The right to argue

An interesting spat developed over the last few days in Nashville that bears comment. It involves WKRN-TV and the bloggers who run their aggregator sites, Nashville is Talking and Volunteer Voters.

VV is an aggregator of the political blogosphere in Tennessee and has grown to become a very influential voice in state politics. It’s written by A.C. Kleinheider, a very smart young man who lives and breathes politics and has a fairly comprehensive understanding of the way things work in the state (Nashville is the state capital).

On Tuesday, he wrote a thoughtful but controversial piece about the extremes to which certain elements in our culture have gone to portray our service men and women as saints. Over at NiT, Brittney Gilbert saw it as a noteworthy entry in the local blogosphere and mentioned it and her support of Kleinheider’s argument.

This didn’t sit well with right-wing talk show host Steve Gill, who basically called both A.C. and Brittney unpatriotic communists. Gill told his listeners to call the station and protest. A war of online words ensued, which led to a story in the Nashville City Paper.

This is a fascinating event, because it strikes at the heart of the conflict between Big J journalism and the personal media revolution. These two people are employed by the station but function in the world of Media 2.0, where the rules are vastly different. Gill wants (needs) for the station to play by the Media 1.0 rules, for that is precisely what the political PR world knows how to manipulate. He’s appealing to “the rules” to place his perspective front-and-center.

The two websites carry disclaimers, which ought to be enough for intelligent people to recognize. Not only do Brittney and A.C. have a right to their arguments, this whole notion that journalists are somehow separate from their own selves is an illusion that the web is shining its light on every day. Moreover, these two sites are aggregators and serve a tremendous public service by observing what’s being said in the local (and state political) blogosphere. They would be irrelevant sites if they didn’t engage the local bloggers at the same time. Both regularly comment on other people’s blogs as well, and this is as it should be.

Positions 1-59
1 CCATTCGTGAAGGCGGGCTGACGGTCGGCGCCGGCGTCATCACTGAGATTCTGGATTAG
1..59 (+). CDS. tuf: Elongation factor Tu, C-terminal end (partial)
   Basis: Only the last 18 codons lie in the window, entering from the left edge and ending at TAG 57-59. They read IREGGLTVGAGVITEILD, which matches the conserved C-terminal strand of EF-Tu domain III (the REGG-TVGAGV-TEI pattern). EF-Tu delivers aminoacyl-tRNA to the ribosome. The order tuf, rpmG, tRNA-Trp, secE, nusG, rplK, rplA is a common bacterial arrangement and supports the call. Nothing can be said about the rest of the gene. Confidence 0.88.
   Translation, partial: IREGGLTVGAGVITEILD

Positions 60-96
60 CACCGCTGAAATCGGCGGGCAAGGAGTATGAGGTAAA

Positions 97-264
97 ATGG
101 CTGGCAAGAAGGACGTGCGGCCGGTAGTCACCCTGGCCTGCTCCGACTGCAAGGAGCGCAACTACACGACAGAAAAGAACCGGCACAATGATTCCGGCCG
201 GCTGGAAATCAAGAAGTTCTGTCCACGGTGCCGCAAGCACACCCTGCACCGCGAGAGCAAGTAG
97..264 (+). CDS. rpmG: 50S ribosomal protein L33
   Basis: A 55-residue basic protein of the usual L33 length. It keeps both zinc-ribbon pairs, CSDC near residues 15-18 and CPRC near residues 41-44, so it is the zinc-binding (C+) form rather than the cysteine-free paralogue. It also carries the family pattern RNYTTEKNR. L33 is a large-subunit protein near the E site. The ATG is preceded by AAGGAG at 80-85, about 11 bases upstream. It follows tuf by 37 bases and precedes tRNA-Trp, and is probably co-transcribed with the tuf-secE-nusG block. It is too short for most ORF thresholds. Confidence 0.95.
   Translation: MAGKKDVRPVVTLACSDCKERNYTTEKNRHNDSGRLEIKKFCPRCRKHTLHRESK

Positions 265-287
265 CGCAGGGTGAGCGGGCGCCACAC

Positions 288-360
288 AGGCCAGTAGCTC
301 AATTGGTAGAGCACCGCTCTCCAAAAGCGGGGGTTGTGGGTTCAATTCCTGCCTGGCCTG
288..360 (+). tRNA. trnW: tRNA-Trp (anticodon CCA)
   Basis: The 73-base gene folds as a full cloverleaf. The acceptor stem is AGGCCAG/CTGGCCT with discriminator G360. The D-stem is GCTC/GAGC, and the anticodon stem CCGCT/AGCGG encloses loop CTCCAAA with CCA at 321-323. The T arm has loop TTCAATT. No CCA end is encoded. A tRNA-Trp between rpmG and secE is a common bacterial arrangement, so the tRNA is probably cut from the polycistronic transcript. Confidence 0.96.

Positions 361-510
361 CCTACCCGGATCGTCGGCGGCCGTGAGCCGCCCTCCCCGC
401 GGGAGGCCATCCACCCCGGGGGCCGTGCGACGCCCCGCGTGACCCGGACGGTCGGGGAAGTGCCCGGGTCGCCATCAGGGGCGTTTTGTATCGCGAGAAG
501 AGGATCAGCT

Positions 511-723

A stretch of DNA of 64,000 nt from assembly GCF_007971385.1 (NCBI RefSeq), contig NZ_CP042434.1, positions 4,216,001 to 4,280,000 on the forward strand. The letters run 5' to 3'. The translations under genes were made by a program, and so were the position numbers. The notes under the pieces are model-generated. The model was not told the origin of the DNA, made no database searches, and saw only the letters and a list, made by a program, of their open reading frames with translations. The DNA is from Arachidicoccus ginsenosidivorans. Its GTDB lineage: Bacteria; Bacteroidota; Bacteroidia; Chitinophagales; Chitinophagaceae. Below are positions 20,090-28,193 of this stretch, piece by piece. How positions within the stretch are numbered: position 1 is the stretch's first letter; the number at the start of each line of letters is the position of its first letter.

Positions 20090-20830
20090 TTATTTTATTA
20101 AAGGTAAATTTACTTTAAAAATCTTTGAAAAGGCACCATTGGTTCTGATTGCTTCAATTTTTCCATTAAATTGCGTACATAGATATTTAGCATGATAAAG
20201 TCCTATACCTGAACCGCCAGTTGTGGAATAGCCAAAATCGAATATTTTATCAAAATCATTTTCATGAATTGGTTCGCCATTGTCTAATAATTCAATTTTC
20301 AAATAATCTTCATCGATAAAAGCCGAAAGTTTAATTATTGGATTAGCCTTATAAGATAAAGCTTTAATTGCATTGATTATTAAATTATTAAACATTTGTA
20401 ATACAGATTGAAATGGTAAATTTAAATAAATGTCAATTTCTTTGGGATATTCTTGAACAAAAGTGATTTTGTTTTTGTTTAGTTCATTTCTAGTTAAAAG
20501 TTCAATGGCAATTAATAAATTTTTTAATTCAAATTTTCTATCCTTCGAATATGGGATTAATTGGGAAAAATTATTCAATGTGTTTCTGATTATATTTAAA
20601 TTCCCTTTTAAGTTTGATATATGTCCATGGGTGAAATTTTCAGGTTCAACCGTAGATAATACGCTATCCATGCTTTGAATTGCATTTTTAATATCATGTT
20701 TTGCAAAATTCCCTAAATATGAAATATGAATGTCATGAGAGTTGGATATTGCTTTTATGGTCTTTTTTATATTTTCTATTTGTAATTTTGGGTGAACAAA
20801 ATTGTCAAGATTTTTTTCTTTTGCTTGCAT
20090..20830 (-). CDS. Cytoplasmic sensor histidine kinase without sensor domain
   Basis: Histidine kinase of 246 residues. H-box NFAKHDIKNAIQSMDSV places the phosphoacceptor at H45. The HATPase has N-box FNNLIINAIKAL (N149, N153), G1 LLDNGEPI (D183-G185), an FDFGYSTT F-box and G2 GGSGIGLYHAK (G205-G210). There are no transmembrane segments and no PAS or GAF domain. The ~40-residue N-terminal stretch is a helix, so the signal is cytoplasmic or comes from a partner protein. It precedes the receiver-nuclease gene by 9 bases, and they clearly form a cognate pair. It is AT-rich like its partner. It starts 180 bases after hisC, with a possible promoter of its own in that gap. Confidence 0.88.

This particular event is all about a right wing talk show host trying to get publicity, which is exactly what’s happening. What’s most interesting to me — and ought to be of interest to everybody — is the general reaction of the blogosphere itself. That’s where this issue was born and that’s where it belongs.

The conversation that is news can be a messy business, especially where it’s up-close and personal like it is in the immediate world of the blogosphere. Issues are discussed here in a way that’s not codified and neat, and frankly, I think that’s incredibly healthy for our culture. This particular matter is going to get even messier as the 2008 elections approach. The question is will media companies have the spine to engage it this way or will they cling to the safe harbor of same‑o, same‑o?

NOTE: In the minds of the right, anybody who doesn’t follow certain positions is on the left. This is hogwash, but it has served conservatism well for almost three decades in the U.S. As E.P. of The 700 Club in the early 80s, I helped create this meme, and I think it’s time it was put to bed.

(Disclosure: WKRN-TV is a former client and I helped develop both of these aggregators)

Comments

  1. what’s even better is it gives these bloggers more publicity.

    not being from nashville, i am not familiar with them. but i can say there are still places (many) where they’ll shy away from this sort of controversy so as not to help publicize them.

    hopefully, they’ll know how to leverage this beyond just the back and forth. engage this guy, invite him on their blog(s) i’d suggest.

    any of these folks know how to reach out to the national press?

    this could turn out to be a blessing. too bad the underlying issue is so tragic.

    you can’t tell me his mgmt. is not doing the same thing with one eye on when to pull the plug.

Trackbacks

  1. […] Terry Heaton weighs in on the Steve Gill vs. Communist Idiot Bloggers 2007: This is a fascinating event, because it strikes at the heart of the conflict between Big J journalism and the personal media revolution. These two people are employed by the station but function in the world of Media 2.0, where the rules are vastly different. Gill wants (needs) for the station to play by the Media 1.0 rules, for that is precisely what the political PR world knows how to manipulate. He’s appealing to “the rules” to place his perspective front-and-center. […]

  2. […] A Messy Business An observation from Terry Heaton on blogging and the world of mainstream news. The conversation that is news can be a messy business, especially where it’s up-close and personal like it is in the immediate world of the blogosphere. Issues are discussed here in a way that’s not codified and neat, and frankly, I think that’s incredibly healthy for our culture. This particular matter is going to get even messier as the 2008 elections approach. The question is will media companies have the spine to engage it this way or will they cling to the safe harbor of same‑o, same‑o? […]

  3. […] REACTIONS: Glen Dean Ginerator Bob Krumm Instapundit The Colleague (II) Aunt B Smantix Blue Collar Muse Terry Frank (II) Brittney’s roundup Newscoma Mike Silence Bill Hobbs The Cutting Edge Terry Heaton Share and Enjoy: These icons link to social bookmarking sites where readers can share and discover new web pages. […]

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